4 Ways You Can Improve Your Mental Health

 

 

Our mental health is something we often neglect, and many of us do not realise just how important it is to prioritise our wellbeing. ‘Mental health’, according to Medical News Today, refers to ‘cognitive, behavioural, and emotional well-being.’ ‘Mental health’ is all about how we think, feel, and behave, and the ways in which we take care of ourselves.

In the hustle and bustle of life, it can be easy to put others first and yourself second. Dealing with the educational, financial and general responsibilities of life can be draining. Here are a few ways in which you can look after your mental health, learn to put yourself first and ensure you are showing up as your best self:

1. Getting enough sleep

 

This is something you have probably heard many times before, but it is incredibly important; getting enough sleep contributes greatly to your wellbeing. Poor/inadequate sleep can result in physical problems such as a weakened immune system and can worsen already existent mental health issues such as anxiety and depression. Sleep allows our body cells to repair and reenergise themselves. Adults are supposed to have, on average, 7-9 hours of sleep. Other benefits of sleep include:

Improved attention and concentration A reduction of stress levels
Help with long and short-term memory

2. Staying hydrated/ eating healthily

Staying hydrated and having a balanced diet has also been proven to improve your mental health. On average, adults should drink at least 2L of water per day. This may sound like a lot, but it is very much doable; you can add lemon juice to make it taste better. Staying hydrated can help manage anxiety, improve brain functioning and improve focus when completing tasks.

Having a balanced diet can also contribute to better mental health. When you stick to
a diet of healthy food, you are proven to have fewer mood fluctuations, an overall happier outlook on life and an improved ability to focus.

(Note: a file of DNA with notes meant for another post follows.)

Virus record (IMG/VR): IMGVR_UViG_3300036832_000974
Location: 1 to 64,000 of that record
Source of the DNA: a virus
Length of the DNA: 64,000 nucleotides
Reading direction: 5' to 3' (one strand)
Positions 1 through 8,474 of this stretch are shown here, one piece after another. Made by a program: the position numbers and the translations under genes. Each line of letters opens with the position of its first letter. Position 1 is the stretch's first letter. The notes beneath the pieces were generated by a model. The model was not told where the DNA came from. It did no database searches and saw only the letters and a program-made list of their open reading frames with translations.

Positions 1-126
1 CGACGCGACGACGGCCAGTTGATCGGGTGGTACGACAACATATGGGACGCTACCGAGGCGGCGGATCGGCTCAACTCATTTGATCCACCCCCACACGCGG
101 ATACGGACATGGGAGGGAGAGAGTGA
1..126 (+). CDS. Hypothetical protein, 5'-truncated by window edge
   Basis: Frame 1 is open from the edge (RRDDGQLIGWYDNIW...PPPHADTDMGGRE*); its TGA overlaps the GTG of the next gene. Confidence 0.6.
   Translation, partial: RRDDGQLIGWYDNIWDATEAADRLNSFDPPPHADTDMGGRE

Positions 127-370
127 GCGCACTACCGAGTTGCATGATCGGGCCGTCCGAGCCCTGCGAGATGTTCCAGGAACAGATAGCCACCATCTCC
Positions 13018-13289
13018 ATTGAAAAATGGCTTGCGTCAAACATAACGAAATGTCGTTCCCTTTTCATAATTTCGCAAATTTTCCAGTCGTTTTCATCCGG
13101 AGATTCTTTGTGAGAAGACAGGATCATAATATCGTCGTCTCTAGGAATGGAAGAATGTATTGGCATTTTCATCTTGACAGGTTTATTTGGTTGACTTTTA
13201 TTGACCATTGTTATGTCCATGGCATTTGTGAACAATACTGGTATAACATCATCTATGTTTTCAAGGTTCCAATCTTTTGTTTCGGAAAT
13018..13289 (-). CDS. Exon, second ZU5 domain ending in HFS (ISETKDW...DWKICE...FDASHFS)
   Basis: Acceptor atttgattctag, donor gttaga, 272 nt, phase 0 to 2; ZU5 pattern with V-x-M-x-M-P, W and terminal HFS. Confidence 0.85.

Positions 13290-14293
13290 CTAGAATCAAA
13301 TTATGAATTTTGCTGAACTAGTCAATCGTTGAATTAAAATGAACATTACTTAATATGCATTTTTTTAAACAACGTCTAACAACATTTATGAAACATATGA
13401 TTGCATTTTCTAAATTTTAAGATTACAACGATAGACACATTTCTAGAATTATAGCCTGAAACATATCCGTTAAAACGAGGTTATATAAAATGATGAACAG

3. Taking time out for yourself

A major part of looking after your mental health is taking time away to reflect and do the things that you love. ‘Taking time away for yourself’ can mean dedicating a few hours a week to going to the gym, painting, going for a massage, journalling, meditation, playing sport, spending time with loved ones or engaging in any other kind of hobby. Taking time away for yourself is about what you want to do, and how you can recharge.

Here’s a post on ways you can practice self-care, especially during the uncertain times that we’re in:

https://sleepwonderful.co.uk/blogs/news/5-ways-to-practice-self-care

4. Speaking to someone

Speaking to someone about how you’re feeling can be incredibly beneficial to your mental health. Whether they are a friend, family member, colleague or therapist, finding someone you can discuss any issues you’re having can help relieve stress and offload any of the difficulty you are experiencing. Below are some charities and organisations that offer support to those who dealing with mental health issues and need someone to speak to:

Anxiety UK - https://www.anxietyuk.org.uk/
• CALM (Campaign Against Living Miserably) - www.thecalmzone.net
• Men’s Health Forum - www.menshealthforum.org.uk
• Mind - www.mind.org.uk
• Mental Health Foundation - www.mentalhealth.org.uk

 

Thank you for reaching the end of the blog post. Here are some mental health related questions you can use to reflect:

- How am I feeling right now?
- How can I better improve my mental health?
- What is one thing I have done today to look after my mental health?
- What brings me joy?
- Am I happy right now?

 

 

By Sophie Arinde